Living in Rome
Since I moved back to Rome, a few months ago now, I have noticed a substantial increase of young African men begging in the street. They were not there when I lived in Rome some five years ago. The African presence in the streets of Rome was mainly represented by Senegalese men selling counterfeit handbags (who are still there making business from selling fake Gucci and Prada bags to tourists).
Now whenever I go to my local market, the town hall, the doctor, or any other shop, there will be a young African man standing at the door, asking for help. I usually stop to have a chat, asking them about their own personal story. Most of the people I have spoken to come from Edo State in Nigeria, an inland State east of Lagos, where, according to Wikipedia, many ethnicities cohabit, among them the Edo, Okpe, Esan, Afemai, Ora, Akoko-Edo, Igbanke, Emai and Ijaw. They all say the same: they have left their country for political and economic reasons. One of them in particular, Wilson, told me that his life was in danger because he had expressed his opposition to the local government and the rigged elections in Edo State. He doesn’t have a family of his own yet, he is just hoping to find a job and live a peaceful life in Europe. “I don’t want to live in fear anymore,” he said. Other migrants have left their young families behind and are hoping to bring them over one day. Some want to stay in Italy, others have plans to move to Scandinavia where there are more job opportunities. “I am waiting to bring my wife and child here so we can move to Sweden and find work there,” said Festus, another Nigerian migrant from Edo State. “I can’t find work here, I am Black, nobody is giving me a job.” The situation of Nigerian nationals in Italy is even harder because they do not have refugee status. They are considered as economic migrants even if they are fleeing political instability as well as economic hardship. They struggle to become legal because their country is not on the priority list.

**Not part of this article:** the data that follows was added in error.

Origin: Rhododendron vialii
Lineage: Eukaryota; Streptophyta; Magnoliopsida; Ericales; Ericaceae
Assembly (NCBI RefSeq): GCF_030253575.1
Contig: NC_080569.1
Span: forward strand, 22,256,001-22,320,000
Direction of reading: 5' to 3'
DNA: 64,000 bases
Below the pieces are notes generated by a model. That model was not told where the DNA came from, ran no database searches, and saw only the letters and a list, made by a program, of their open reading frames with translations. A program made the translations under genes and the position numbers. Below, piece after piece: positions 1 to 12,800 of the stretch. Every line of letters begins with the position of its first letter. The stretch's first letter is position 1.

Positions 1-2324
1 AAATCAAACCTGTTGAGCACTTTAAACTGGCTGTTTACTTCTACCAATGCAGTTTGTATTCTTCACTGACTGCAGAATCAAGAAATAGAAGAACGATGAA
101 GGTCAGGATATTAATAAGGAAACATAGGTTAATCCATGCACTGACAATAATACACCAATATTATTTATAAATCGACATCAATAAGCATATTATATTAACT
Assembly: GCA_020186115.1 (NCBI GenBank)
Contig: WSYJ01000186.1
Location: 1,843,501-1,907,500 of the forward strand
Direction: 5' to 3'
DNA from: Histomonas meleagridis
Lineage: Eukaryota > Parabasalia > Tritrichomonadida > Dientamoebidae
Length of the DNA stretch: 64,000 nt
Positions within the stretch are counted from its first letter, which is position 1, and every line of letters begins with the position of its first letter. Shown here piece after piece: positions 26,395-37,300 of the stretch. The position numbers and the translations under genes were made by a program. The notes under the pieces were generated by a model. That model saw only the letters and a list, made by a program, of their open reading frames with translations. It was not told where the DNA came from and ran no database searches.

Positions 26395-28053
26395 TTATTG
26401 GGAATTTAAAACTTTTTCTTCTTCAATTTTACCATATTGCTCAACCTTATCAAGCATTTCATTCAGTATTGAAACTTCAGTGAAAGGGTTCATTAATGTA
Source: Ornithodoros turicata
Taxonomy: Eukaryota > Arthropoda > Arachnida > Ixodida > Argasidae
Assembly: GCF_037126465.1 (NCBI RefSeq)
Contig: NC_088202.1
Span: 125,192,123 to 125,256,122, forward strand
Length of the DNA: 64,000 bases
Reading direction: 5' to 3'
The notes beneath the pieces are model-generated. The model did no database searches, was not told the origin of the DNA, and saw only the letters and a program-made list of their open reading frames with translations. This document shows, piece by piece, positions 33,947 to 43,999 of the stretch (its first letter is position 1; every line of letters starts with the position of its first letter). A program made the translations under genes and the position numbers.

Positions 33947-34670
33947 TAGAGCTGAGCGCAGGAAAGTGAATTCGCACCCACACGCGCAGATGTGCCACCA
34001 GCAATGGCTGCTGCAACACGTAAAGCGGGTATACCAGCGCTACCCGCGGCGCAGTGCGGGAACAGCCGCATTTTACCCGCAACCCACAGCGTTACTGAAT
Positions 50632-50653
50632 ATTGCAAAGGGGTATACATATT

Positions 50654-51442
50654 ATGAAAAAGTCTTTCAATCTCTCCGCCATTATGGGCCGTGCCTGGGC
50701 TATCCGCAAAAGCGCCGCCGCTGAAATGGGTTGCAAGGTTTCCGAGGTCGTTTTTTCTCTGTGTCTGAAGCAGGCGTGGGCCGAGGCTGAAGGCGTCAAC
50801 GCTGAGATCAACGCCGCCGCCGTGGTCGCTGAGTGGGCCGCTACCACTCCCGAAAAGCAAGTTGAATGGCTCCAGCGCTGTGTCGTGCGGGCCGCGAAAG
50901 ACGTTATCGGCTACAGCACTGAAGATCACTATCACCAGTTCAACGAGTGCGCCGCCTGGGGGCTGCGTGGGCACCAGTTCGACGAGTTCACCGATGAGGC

Most refugees live in a camp in Castelnuovo di Porto, a small suburban town, north of Rome. “We’re in a big town building, a bit like this one [pointing at a 1920s apartment block in the Prati neighbourhood], we are sharing rooms and meals with the other guys,” Wilson told me. In the morning, they take the regional train to Rome where they spend their day on the street, looking for odd work. They also told me that they receive some support in the form of legal aid and language tuition provided, I assume, by local associations.